The forex market is the largest financial market in the world, trading around $1.5 trillion each day. Trading in the forex is not done at one central location, but is conducted between participants by phone and electronic communication networks (ECNs) in various markets around the world.
The market is open 24 hours a day from 5 p.m. EST on Sunday until 4 p.m. EST on Friday because currencies are in high demand. The international scope of currency trading means that there are always traders across the globe who are making and meeting demands for a particular currency.
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Currency is also needed around the world for international trade, by central banks and global businesses. Central banks have particularly relied on foreign-exchange markets since 1971 — when fixed-currency markets ceased to exist because the gold standard was dropped. Since that time, most international currencies have been "floated" rather than tied to the value of gold.
Economic and political instability and infinite other perpetual changes also affect the currency markets. Central banks seek to stabilize their country's currency by trading it on the open market and keeping a relative value compared to other world currencies. Businesses that operate in multiple countries seek to mitigate the risks of doing business in foreign markets and hedge currency risk.
Businesses enter into currency swaps to hedge risk which gives them the right, but not necessarily the obligation, to buy a set amount of a foreign currency for a set price in another currency at a date in the future. They are limiting their exposure to large fluctuations in currency valuations through this strategy.
The ability of the forex to trade over a 24-hour period is due in part to different international time zones and the fact trades are conducted over a network of computers, rather than any one physical exchange that closes at a particular time. For instance, when you hear that the U.S. dollar closed at a certain rate, it simply means that that was the rate at market close in New York. That is because currency continues to be traded around the world long after New York's close, unlike securities.
Securities such as domestic stocks, bonds and commodities are not as relevant or in need on the international stage and thus are not required to trade beyond the standard business day in the issuer's home country. The demand for trade in these markets is not high enough to justify opening 24 hours a day due to the focus on the domestic market, meaning that it is likely that few shares would be traded at 3 a.m. in the U.S.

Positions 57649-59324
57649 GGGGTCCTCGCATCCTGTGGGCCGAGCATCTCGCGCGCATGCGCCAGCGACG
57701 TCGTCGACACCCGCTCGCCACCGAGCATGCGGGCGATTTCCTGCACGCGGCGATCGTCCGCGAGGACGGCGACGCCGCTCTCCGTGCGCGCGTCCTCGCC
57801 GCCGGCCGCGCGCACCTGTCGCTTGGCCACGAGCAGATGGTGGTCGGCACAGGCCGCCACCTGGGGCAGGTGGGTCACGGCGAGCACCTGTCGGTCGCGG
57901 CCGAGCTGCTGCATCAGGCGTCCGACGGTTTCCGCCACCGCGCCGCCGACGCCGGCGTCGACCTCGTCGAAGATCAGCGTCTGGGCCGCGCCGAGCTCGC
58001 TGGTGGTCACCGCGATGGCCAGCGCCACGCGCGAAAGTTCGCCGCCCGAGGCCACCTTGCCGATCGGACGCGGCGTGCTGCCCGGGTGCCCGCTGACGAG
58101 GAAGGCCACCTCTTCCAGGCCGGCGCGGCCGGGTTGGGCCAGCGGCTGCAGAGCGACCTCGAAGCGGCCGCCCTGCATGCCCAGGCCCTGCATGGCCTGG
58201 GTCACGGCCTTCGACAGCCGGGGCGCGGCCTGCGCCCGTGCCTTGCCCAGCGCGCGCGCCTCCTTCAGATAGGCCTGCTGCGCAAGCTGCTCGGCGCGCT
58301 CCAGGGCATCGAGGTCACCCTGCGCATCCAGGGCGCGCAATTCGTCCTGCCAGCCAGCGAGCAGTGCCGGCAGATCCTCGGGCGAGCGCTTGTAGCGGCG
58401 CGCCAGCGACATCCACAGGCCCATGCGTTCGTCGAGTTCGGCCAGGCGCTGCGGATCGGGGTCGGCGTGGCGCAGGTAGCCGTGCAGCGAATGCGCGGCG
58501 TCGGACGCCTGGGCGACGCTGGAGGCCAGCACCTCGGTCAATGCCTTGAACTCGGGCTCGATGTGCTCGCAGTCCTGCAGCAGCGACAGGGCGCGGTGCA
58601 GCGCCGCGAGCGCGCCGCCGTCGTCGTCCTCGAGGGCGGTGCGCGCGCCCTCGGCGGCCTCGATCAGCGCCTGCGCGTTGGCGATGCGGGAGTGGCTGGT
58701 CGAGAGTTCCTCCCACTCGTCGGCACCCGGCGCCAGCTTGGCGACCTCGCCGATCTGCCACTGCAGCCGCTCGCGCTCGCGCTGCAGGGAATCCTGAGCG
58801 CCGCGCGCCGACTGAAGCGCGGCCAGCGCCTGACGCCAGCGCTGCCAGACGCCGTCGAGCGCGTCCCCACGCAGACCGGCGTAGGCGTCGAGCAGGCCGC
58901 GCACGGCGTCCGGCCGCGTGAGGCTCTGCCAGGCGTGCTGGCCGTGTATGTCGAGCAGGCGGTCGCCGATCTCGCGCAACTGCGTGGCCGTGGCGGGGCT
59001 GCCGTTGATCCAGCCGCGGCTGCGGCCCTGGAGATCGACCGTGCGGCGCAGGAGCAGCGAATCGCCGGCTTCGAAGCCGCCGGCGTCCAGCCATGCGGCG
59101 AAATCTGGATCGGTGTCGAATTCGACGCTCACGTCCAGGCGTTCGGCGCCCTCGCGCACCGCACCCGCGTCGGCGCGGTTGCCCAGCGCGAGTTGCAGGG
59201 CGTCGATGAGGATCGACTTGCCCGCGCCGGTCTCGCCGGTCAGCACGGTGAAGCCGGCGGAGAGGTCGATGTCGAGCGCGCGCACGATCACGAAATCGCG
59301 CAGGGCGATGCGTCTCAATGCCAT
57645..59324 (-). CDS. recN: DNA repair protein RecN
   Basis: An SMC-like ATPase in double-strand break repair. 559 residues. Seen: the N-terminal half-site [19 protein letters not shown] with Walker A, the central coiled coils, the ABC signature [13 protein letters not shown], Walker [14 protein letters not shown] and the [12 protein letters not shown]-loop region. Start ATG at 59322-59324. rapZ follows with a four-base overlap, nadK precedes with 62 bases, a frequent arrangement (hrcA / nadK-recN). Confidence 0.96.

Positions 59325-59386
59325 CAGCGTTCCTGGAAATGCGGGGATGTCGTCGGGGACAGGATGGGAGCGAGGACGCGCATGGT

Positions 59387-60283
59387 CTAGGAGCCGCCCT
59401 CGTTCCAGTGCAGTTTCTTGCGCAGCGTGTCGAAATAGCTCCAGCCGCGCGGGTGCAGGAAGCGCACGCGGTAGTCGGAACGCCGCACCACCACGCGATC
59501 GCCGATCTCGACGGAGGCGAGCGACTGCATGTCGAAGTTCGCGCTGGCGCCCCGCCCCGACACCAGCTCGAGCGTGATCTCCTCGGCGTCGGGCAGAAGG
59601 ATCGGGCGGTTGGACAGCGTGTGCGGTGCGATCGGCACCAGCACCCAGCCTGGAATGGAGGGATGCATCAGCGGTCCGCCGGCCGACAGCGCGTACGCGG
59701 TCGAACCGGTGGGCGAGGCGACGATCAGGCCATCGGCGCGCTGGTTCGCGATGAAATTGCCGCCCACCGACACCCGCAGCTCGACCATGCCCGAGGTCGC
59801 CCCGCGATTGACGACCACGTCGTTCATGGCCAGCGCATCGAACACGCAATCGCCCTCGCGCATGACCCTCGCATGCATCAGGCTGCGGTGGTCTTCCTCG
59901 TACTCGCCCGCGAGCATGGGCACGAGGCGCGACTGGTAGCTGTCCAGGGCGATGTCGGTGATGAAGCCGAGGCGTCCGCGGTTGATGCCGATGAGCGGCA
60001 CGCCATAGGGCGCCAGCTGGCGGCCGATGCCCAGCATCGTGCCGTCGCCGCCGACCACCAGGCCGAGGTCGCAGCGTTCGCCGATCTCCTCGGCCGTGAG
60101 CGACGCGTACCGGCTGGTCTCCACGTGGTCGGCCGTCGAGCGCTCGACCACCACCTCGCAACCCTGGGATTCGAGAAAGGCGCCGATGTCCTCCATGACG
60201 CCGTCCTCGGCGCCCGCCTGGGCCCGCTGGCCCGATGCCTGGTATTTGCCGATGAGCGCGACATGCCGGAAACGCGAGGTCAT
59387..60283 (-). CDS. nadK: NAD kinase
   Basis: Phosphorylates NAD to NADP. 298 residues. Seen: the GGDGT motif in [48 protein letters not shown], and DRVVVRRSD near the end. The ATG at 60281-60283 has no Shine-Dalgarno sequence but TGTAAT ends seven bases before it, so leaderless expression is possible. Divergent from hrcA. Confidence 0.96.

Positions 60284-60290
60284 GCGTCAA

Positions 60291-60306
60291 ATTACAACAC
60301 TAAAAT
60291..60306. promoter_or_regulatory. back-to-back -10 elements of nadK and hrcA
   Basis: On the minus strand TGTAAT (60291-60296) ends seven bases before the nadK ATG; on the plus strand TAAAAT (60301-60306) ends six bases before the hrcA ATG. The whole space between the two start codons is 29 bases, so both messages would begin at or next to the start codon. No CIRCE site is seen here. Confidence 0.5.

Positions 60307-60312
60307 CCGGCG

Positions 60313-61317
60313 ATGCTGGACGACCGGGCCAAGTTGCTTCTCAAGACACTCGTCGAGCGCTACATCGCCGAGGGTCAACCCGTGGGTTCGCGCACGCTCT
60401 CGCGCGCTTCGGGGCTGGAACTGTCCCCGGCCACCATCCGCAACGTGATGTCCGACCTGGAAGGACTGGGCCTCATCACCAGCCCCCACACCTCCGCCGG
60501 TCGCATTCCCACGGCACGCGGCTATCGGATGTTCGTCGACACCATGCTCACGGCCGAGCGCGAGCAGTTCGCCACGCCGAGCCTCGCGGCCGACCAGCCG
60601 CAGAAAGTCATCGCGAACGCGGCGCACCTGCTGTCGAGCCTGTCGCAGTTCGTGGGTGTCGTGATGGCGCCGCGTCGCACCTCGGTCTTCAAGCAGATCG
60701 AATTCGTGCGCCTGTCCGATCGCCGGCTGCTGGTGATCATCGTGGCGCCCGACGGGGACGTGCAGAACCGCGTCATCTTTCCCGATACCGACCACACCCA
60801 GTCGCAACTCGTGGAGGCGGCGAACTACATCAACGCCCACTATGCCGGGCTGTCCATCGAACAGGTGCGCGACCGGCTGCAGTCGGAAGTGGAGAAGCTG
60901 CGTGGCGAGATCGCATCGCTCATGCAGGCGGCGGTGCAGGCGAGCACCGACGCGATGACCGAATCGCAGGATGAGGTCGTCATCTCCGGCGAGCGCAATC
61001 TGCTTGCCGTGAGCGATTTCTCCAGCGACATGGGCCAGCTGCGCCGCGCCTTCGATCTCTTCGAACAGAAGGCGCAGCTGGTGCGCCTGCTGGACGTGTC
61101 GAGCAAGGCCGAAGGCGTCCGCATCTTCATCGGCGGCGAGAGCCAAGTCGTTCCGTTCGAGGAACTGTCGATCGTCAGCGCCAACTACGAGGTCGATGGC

The forex market can be split into three main regions: Australasia, Europe and North America, with several major financial centers within each of these main areas. For example, Europe is comprised of major financial centers such as London, Paris, Frankfurt and Zurich. Banks, institutions and dealers all conduct forex trading for themselves and their clients in each of these markets.
Each day of forex trading starts with the opening of the Australasia area, followed by Europe and then North America. As one region's markets close another opens, or has already opened, and continues to trade in the forex market. These markets will often overlap for a few hours, providing some of the most active period of forex trading. So for example, if a forex trader in Australia wakes up at 3 a.m. and wants to trade currency, they will be unable to do so through forex dealers located in Australasia, but they can make as many trades as they want through European or North American dealers.
The Bottom Line
Currency is a global necessity for central banks, international trade and global businesses, and therefore requires a 24-hour market to satisfy the need for transactions across various time zones. In sum, it's safe to assume that there is no point during the trading week that a participant in the forex market will not potentially make a currency trade.
(For further reading, see "Getting Started in Forex.")